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 Ever wonder why your favourite unsigned band doesn’t play as much as you would want to go to their shows?



Life As A Rock Star with Clint Hell

Ever wonder why your favourite unsigned band doesn’t play as much as you would want to go to their shows?

Let me, a grumpy ol’ bloke, describe the process of an unsigned band’s struggle to get a gig.

First of all, most unsigned band members need a full time job to pay for their playing. And many have families. I mean, working full time takes a certain amount of hours a week (and oftentimes more… ;-). Raising kids of various ages certainly demands a helluva lot of time. And then you need to create new material and rehearse it. Plus the fact that you actually have to find the places to gig.

And let me tell you it has become increasingly hard to get a gig if you’re not a well-established band these days. You first need to find the actual place, and then the person responsible for booking bands. And in-between work, family and creating/rehearsing you need to get hold of that person. If you can’t make ten calls a day, this alone will take you anything from two days to a week.

Ok, so now you’ve talked to the person responsible. In Sweden, it’s still a lot about sending CD’s – so then you need to send the CD and wait for it to get arrive and be opened. AND for the person to actually listen to it. This also demands a lot of calls, simply in order to bug the person enough to get his *#&#ing thumb out and listen to it. Once you get this far, you still need to make a few calls to that person, ‘cause they very often seem to ‘misplace’ their calendars. Or forget to bring them. (I dunno, but a carpenter isn’t quite likely forget his hammer, now would he?!)

Finally one lucky day this person answers, has listened to your CD, likes it and has – against all odds – managed to bring his/her work tool, i.e. the calendar, and you can make the actual booking for your band! This whole procedure can take anything from five days to five weeks. The reward for this work is – TA-DAAA!!! – a meal and, perhaps at best, two pints. No money for gas, guitar strings, rehearsal room rent or anything. Because, you see, this is your hobby – you’re not a professional that needs to be paid.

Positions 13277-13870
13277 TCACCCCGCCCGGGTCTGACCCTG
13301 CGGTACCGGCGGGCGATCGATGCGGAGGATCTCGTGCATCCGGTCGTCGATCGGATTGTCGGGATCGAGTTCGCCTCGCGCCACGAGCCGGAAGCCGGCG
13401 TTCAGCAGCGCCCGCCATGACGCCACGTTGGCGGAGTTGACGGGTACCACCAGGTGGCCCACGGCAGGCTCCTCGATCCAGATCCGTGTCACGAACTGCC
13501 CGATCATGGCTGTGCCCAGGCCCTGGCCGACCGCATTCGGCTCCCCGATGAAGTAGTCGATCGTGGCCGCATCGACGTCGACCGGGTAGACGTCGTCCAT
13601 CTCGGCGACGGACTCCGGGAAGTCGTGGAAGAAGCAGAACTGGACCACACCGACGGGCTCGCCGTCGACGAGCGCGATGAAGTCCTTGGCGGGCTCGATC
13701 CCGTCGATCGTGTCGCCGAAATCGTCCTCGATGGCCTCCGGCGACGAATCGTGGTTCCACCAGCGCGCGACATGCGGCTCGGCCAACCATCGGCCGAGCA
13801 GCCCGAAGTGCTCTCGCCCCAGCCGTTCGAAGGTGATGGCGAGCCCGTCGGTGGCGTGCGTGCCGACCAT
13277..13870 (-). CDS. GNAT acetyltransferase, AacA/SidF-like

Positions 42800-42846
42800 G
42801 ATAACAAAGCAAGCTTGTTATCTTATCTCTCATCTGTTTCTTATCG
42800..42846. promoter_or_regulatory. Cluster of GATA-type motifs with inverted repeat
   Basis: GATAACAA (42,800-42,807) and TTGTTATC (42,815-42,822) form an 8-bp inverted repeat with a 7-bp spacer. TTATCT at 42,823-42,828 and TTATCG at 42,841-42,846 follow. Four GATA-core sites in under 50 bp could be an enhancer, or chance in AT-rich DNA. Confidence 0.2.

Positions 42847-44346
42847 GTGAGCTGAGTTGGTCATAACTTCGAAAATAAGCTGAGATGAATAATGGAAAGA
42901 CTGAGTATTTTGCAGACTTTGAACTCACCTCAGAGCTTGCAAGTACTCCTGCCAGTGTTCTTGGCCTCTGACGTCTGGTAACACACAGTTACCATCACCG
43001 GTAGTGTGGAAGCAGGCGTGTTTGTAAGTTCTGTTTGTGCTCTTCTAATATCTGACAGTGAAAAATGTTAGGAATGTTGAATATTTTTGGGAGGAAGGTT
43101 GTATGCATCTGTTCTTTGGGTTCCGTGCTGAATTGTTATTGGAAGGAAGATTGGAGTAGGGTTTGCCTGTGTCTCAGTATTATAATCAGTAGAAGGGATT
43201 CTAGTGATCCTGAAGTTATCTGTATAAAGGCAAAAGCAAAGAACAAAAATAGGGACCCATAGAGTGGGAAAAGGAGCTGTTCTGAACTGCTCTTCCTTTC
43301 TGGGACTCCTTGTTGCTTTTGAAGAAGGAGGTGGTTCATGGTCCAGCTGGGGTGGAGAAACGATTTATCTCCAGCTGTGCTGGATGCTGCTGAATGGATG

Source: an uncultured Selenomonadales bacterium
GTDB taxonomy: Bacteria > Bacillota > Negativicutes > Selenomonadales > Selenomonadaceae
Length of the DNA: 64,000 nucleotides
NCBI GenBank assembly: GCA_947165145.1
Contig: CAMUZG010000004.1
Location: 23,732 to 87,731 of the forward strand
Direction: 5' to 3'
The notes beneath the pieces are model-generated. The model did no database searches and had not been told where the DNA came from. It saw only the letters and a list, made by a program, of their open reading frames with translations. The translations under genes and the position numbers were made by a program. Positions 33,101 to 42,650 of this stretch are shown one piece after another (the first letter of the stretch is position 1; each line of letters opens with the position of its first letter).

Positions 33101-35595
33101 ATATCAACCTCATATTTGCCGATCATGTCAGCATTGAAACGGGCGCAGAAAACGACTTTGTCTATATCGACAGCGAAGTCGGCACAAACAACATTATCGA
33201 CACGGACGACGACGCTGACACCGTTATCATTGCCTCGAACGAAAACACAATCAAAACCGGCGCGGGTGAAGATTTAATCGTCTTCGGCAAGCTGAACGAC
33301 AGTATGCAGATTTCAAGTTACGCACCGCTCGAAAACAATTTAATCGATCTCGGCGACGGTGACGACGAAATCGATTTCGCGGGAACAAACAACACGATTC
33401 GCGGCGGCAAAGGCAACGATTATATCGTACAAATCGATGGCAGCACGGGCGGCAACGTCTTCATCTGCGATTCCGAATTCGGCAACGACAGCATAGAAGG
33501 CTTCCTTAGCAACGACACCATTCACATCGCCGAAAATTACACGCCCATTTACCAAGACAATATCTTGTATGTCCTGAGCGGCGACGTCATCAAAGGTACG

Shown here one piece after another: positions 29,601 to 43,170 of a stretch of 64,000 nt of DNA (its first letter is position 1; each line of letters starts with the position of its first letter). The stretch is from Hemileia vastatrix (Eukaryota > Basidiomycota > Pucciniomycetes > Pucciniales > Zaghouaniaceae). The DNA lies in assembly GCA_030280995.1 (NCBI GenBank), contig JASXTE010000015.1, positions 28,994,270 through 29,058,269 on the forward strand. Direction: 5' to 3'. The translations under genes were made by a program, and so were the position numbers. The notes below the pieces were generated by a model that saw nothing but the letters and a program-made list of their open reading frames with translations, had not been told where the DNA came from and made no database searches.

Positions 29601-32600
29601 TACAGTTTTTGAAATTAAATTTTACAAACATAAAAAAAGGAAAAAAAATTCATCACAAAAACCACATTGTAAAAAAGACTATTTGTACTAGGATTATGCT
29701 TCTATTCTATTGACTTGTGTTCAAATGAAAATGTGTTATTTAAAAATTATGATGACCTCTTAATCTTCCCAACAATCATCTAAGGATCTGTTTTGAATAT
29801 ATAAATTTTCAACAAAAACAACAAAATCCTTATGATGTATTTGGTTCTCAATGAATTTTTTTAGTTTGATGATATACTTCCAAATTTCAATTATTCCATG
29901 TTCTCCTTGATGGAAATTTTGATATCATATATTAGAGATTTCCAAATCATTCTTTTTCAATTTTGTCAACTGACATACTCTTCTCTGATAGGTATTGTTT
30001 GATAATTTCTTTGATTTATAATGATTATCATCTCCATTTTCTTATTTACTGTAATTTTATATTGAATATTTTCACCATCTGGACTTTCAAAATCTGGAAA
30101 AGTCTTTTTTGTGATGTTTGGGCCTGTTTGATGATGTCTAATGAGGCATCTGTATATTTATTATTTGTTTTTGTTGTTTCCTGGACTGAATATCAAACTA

(I wonder if the bar staff would pour me my pint if they didn’t get paid to do it…? ;-)

Ok. So now you’ve managed to get quite a few gigs in. You’ve performed them and it gets a little bit – just a little bit – easier to get gigs. Next move then is most likely for the drummer to quit the band and start studying. Or the guitarist being unable to rehearse as his other band is getting gigs in. Or the singer or bass player to change their minds about what music they want to play, so they move on to another constellation to fulfil their new musical vision.

You then have a choice – let the band die or keep moving. If you decide to keep moving, you’ll have to start finding new people to replace the one/s that have quit. And create new material as the old songs ‘belong’ to the period when that person that created some parts of it – or actually wrote it – was a member of the band.
Restart.
Recharge.
Redo.
Re-everything.
(Told you I was a grumpy ol’ bloke, right?)

Life as a rock star…? Yeah, right. ;-)

Clint Hell

 

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